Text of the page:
- Explore greater benefits standardization. The tremendous variety of health plan designs makes it extremely difficult for consumers to compare their out-of-pocket costs under various options. We recommend two activities for HHS: (1) through demonstrations, study the consumer benefits of greater benefits standardization , over and above that which will take place in the exchanges starting in 2014 and (2) establish uniform plan designs that insurers could voluntarily offer, enabling consumers to really compare health plans “apples to apples.”
- Make a long-term commitment to providing additional price transparency for physician services, hospital services, lab test, etc. Many consumers are likely to purchase high-deductible health plans, leading them to pay the full-cost for some of their medical services. Consumers will need help in identifying the “prices” they are expected to pay.
- Enhance competition. As the Secretary notes, the web portal has the potential to empower consumers and promote market competition, possibly putting downward pressure on prices. For this goal to be realized, not only do the insurer and provider markets need to have sufficient competitors but consumers must be able to meaningfully choose among their options. The criteria that will provide meaningful choice are discussed in the next section.
III. Giving Consumers Meaningful Insurance Choices
A large body of research finds that too many choices often paralyzes consumer decision-making. When choices are overwhelming, decision-making becomes stressful for consumers. To reduce this stress, people take “cognitive short-cuts.” One common short-cut is “sticking with what we know.” In the world of health insurance, this may mean a consumer sticks with the plan or policy he or she already has, or the one that is widely advertised, even if it doesn’t cover needed care or better, more affordable options are available. Consumers are also prone to dismiss information they don’t understand.  As a result, people often don’t use the insurance company information available. Instead they turn to family, colleagues, and friends to find short cuts through the health plan selection process.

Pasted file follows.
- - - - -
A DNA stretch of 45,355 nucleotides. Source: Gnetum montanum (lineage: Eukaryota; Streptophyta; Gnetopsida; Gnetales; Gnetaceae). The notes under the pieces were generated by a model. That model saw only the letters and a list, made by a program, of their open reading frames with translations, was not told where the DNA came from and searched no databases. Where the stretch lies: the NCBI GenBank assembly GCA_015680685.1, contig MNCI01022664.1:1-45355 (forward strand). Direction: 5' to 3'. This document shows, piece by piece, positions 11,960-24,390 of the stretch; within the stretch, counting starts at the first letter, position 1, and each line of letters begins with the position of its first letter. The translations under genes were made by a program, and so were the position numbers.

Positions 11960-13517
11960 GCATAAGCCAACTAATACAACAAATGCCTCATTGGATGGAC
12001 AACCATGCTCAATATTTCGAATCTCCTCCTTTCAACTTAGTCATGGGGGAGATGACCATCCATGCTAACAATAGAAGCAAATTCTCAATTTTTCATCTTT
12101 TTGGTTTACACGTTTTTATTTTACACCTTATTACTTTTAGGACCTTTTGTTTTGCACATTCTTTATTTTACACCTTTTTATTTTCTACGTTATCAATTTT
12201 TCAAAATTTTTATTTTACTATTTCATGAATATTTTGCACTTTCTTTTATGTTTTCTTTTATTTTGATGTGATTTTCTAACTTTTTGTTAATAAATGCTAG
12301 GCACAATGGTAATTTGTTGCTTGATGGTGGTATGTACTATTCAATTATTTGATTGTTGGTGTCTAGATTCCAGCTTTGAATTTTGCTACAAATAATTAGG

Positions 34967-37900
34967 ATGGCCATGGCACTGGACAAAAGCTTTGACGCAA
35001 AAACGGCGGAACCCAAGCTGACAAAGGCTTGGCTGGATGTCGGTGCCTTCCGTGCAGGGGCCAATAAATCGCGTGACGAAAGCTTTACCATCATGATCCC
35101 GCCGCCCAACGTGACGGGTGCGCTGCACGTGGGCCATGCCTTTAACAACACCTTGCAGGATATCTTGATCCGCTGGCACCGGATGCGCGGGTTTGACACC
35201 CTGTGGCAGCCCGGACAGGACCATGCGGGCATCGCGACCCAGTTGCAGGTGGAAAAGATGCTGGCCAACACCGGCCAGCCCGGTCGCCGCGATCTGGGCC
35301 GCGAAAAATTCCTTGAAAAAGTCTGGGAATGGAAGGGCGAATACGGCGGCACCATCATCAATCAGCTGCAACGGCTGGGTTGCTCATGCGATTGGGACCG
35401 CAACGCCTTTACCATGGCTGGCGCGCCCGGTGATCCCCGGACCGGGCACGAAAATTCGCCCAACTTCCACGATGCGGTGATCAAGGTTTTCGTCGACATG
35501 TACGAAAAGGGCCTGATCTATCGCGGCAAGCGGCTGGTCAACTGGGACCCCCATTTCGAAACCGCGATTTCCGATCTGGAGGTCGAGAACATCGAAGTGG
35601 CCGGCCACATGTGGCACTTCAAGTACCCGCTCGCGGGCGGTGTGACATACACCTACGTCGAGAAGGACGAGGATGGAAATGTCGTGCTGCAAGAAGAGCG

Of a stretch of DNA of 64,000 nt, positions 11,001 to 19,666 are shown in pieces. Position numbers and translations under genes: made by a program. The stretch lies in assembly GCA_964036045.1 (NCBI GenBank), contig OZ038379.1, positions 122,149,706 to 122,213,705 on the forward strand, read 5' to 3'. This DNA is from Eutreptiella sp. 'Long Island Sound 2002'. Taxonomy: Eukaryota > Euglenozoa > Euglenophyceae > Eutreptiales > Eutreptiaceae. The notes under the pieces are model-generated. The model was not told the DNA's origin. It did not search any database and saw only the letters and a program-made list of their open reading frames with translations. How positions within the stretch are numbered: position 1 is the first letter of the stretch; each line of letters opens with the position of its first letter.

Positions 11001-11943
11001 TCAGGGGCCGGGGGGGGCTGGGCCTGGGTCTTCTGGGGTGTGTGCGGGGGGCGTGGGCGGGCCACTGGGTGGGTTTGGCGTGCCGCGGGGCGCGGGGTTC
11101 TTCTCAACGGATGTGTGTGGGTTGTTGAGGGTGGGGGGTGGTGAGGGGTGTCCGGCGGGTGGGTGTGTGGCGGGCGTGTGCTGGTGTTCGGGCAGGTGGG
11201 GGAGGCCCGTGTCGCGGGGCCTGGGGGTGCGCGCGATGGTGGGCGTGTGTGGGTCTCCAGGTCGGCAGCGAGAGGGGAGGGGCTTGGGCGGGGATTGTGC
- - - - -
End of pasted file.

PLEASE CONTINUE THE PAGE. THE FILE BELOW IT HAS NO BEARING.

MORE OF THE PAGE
We commend HHS for incorporating a wide variety of plan performance measures starting in 2011. However, it will be important that plan information be displayed artfully, with the initial screens having an appealing and uncluttered look. This will require:
Easy-to-understand mechanisms for limiting the plans displayed. We anticipate that most consumers will have a lot of health plan choices in their area. We support the interactive functionality discussed in the rule and propose an enhancement to the provider network dimension below.
Provider network as a limiting dimension. Consumers are very interested in whether or not their provider participates in a given plan and the overall strength of the provider network. We recommend HHS enhance the ability to filter plans by provider network by including two new features: ability to view only plans where their own provider is in the network, and a summary measure that identifies the overall strength of the network in a manner relevant to consumers. The latter measure could be derived from strengthened standards for network adequacy, as called for in other areas of the Affordable Care Act. In light of the fact that providers drop in and out of plan networks, a disclaimer should be issued that recommends the consumer confirm plan participation with their provider. This sort of “churn” could also feed into the summary measure of network adequacy. HHS may want to establish a standard for currency, that is, a timeframe within which each health plan has to provide provider network updates to HHS. (Note: provider network adequacy did not appear on the list of plan performance measures. Consumers Union strongly urges the addition of this measure).